TV & Movies
I'm A Celeb Bushtucker Trials Have Gotten Even More Controversial This Year
The relocation to Wales has raised concerns about invasive species.
Despite the move to Wales for I’m A Celebrity 2020, the creepy critters are still terrifying campmates every evening for our entertainment. While Australian natives like the witchetty grub and crocodiles have yet to make an appearance, there’s been an abundance of cockroaches, maggots, and crickets as well as animals more common to Britain like pigeons, rats, and mice. But for some viewers, how the animals and bugs are treated is a cause for concern, with many asking, are any animals or insects harmed on I'm A Celeb?
Year in, year out, I'm A Celeb draws accusations of cruelty, due to its use of live insects and animals. The Bushtucker Trials, which see the celebs chomping down on some jungle specialities, à la grub and testicles, have probably caused the most controversy. Back in 2015, 533 viewers complained to broadcasting regulator Ofcom over Ferne McCann eating a live spider on the show, according to The Independent.
Ofcom has previously dismissed complaints about the show's treatment of animals and insects. In 2016 the broadcasting regulator told The Sun, “We assessed a number of complaints about the tasks given to contestants. However, these were in keeping with the well-established format of this reality series, and were unlikely to have exceeded the expectations of the audience.”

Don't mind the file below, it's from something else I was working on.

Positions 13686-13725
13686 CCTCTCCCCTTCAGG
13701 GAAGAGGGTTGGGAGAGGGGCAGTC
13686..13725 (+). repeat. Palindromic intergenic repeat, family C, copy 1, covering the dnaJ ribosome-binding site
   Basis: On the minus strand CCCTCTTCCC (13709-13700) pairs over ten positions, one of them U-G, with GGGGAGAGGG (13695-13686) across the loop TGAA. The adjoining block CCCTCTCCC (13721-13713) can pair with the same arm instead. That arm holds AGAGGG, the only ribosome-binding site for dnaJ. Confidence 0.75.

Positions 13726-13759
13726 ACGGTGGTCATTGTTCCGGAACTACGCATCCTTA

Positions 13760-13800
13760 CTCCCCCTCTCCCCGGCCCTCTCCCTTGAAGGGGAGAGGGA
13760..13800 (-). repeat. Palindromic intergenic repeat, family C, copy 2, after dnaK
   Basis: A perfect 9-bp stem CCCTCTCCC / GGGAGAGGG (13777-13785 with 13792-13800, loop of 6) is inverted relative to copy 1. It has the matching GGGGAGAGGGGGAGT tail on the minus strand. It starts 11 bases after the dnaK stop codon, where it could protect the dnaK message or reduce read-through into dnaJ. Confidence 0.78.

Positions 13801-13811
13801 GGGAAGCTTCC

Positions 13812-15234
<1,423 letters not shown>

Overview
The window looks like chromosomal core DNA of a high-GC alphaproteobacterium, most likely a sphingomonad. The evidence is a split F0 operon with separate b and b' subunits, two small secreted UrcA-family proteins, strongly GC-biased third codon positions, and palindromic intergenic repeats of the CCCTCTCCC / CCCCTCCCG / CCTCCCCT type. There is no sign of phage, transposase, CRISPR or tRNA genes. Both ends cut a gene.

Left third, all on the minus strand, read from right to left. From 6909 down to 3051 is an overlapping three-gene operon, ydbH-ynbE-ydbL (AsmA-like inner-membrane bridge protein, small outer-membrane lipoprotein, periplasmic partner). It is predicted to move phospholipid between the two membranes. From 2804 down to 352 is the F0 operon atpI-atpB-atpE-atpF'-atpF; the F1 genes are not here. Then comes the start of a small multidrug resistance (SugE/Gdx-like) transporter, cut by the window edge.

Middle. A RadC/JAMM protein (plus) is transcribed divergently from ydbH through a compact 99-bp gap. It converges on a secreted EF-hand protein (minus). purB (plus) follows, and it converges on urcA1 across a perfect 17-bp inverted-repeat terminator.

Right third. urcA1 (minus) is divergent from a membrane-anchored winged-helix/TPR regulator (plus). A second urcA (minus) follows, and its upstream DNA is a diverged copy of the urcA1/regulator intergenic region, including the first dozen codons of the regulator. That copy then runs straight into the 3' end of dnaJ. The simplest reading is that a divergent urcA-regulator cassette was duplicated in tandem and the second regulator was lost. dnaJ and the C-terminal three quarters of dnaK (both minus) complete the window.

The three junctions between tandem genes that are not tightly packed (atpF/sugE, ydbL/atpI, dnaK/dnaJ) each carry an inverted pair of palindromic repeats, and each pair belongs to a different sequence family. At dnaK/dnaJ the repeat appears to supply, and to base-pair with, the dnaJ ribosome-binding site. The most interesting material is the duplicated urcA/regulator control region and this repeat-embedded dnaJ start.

I reached out to ITV to see if they had any comment, and a spokesperson told me, "I’m A Celebrity complies with animal welfare law concerning the use of animals and we are proud of our exemplary production practices."
Chris Packham, presenter of Naturewatch, was one of the first to point out what he felt was the mistreatment of animals and insects on the show. According to the Daily Mail, Packham told Yours magazine in a 2009 that he believed that "The people working on I'm A Celebrity... Get Me Out of Here! have no regard for creatures' lives."
He also claimed that "If a celebrity trod on a cat it would be on the front page of every newspaper but they jump up and down on as many cockroaches, spiders, and bugs as they like."
Talking about the show’s relocation to Wales, Packham reiterated his disapproval of the show's use of animals and insects this year, and also pointed out that there would be major issues if the any of the bugs escaped into the surrounding Welsh countryside. “If any of these species were to naturalise, we could have severe problems,” the presenter said. “And we do have a history in this country of invasive species which have caused enormous and ecological damage.”
ITV has stated that the insects used are “non-invasive” and that the animals “are only ever released in a contained area and collected immediately after filming.”
The series, which is filming at Gwrych Castle in Abergele, North Wales, is also close to an ancient woodland that is a site of special scientific interest (SSSI). “There is currently no evidence that species used in filming have not been contained,” a spokesperson for the Trust told the Guardian. “Nor do we know what those species are, so we are unable to give any indication of what the impacts might be.
“The matter of whether there has been any breach of the law is one for the police, and we do not wish to pre-empt the results of their investigation. Obviously we hope that in this case best practice has been followed.”
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